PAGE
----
We try to do the same thing with Leia by trying to get her attention. Our training has us working on getting her to "Watch Me" command. We practice this sooooo much. Inside the home and outside, with distractions and without. These distractions can be dogs, cars, cats, people anything. What we are now doing is trying to get her to "Watch Me' when another dog passes. As soon as she does we give her the jackpot of treats! Try to determine your radius. How far can you be btwn another dog before she goes off. Work on making that distance closer. It takes alot of time and patience. And remember just because she is doing great one day she could easily have a meltdown the next. But don't let that get you down. Its hard I know. DH and I constantly go thru this too. But try not to stress. Any anxiety that you have is automatically being sent thru the leash to your dog.

Good Luck! I know that its hard. We have never had a reactive dog before like this so believe me I sympathize with you. :)

December 18th, 2008, 11:25 PM
I am actually reading an interesting book right now called "Control Unleashed" by Leslie McDervitt which is written for agility competitors but focuses on how to teach self control to dogs. The writer brings up a very interesting technique which she calls the "look at that game". Basically by trying to teach a dog to focus solely on us and ignore all other stimuli we stress the dog by having him worry about all the stuff he is "not able to look at". This means the dog never really learns to cope with the environment What we should be doing instead is teaching the dog. By rewarding the dog for looking at the trigger you basically countercondition the association to a positive thing :shrug:.

Patricia McConnell has a very similar technique called an "auto watch".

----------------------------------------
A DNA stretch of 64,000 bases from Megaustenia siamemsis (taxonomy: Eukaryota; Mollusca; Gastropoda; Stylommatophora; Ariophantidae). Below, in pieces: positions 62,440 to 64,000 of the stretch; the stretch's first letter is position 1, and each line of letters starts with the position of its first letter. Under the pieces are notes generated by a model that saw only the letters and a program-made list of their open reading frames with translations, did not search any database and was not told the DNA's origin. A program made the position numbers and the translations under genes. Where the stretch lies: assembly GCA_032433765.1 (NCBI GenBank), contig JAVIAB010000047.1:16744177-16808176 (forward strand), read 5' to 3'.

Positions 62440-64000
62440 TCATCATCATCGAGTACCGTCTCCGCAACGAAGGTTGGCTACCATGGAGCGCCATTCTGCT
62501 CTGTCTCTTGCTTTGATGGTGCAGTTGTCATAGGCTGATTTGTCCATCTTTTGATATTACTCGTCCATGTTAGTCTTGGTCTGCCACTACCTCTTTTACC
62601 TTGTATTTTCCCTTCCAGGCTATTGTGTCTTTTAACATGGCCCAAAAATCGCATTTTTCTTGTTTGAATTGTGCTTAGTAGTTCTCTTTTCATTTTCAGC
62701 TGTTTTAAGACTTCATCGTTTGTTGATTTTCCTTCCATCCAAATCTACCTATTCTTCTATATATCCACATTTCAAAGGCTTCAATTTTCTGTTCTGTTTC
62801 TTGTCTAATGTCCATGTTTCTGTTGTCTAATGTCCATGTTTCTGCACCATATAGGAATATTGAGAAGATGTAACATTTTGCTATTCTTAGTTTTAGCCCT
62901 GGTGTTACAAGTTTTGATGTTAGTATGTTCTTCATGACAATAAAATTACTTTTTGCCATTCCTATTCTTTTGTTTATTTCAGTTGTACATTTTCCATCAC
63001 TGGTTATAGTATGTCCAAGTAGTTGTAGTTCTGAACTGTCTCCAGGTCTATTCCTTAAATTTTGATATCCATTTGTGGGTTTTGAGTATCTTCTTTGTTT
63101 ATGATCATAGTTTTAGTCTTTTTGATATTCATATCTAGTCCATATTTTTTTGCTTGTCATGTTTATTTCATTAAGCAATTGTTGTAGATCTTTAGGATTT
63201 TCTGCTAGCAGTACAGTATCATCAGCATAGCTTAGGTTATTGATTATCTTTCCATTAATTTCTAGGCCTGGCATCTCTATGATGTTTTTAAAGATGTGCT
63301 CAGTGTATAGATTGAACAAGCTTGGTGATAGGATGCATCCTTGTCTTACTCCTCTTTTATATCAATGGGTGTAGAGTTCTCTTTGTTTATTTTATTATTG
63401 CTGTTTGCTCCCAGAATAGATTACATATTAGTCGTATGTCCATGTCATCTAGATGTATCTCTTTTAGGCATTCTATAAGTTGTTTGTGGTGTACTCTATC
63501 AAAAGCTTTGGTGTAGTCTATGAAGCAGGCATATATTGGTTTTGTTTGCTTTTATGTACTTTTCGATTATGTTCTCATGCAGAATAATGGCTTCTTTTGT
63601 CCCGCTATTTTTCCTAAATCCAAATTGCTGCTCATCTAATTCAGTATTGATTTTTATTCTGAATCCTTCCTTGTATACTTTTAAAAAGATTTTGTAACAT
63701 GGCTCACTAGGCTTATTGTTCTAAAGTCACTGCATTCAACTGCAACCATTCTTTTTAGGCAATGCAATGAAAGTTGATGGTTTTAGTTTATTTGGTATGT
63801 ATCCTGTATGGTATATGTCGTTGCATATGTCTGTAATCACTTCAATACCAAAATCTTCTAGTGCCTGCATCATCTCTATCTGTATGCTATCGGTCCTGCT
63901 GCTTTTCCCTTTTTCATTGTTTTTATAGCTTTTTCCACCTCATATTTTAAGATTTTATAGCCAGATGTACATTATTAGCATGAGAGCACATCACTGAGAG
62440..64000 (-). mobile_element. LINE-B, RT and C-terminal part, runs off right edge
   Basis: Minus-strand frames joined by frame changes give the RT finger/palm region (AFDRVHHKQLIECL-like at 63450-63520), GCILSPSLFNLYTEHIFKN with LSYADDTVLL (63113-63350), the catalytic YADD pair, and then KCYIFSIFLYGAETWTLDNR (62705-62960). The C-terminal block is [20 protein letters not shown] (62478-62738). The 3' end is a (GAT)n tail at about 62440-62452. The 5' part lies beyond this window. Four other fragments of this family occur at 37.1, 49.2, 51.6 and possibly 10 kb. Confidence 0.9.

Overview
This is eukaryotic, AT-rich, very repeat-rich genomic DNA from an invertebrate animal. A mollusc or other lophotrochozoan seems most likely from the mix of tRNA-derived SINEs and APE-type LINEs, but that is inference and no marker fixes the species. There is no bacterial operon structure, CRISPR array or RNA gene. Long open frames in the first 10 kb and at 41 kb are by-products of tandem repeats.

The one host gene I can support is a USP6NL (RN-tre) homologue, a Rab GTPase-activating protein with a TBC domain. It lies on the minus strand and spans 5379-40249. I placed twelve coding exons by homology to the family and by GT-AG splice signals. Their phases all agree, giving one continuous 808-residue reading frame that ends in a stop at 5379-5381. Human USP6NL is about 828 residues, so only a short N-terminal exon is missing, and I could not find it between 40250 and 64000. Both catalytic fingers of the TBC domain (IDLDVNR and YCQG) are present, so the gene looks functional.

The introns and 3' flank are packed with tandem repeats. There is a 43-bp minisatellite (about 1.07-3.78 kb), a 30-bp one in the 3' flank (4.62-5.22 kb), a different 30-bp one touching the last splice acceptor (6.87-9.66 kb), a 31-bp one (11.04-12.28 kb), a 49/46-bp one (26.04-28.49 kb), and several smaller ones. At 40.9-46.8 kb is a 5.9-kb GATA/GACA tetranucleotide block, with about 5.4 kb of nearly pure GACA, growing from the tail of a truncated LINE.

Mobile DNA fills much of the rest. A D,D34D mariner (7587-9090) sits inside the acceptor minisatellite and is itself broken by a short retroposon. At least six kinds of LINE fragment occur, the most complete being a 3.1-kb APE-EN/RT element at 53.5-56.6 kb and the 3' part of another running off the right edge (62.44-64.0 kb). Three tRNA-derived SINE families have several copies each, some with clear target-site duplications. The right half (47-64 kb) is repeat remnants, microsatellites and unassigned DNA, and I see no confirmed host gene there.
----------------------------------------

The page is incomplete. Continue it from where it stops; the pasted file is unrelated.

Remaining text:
I haven't got any experience with using this (or even clicker training) but found it a great concept. I found a blog entry of someone who has done it and you can google it, it shows up a fair bit.

Control Unleashed, which expands on Leslie’s class by the same name, is entertaining and well written with dozens of innovative, scientifically-sound exercises aimed at creating confidence and focus in dogs who are reactive, lose control or shut down due to various environmental stressors and their own inability to relax. They are presented in a logical progression that you can use at home or in a class setting.

For example, one of the techniques presented is a game called “look at that” - where instead of reinforcing a stressed/reactive dog for focus on the handler, she reinforces them for glancing at the source of their anxiety. For example, she clicks dogs who are reactive to strange dogs by clicking them for looking at other dogs.

Doesn’t make sense you say? Well, actually it does, because in teaching them that it’s OK to look, you reduce the uneasiness and insecurity that causes the behavior AND you GET their attention because the dog is also being patterned to glance at the other dog then WILLINGLY turn their focus back to the handler.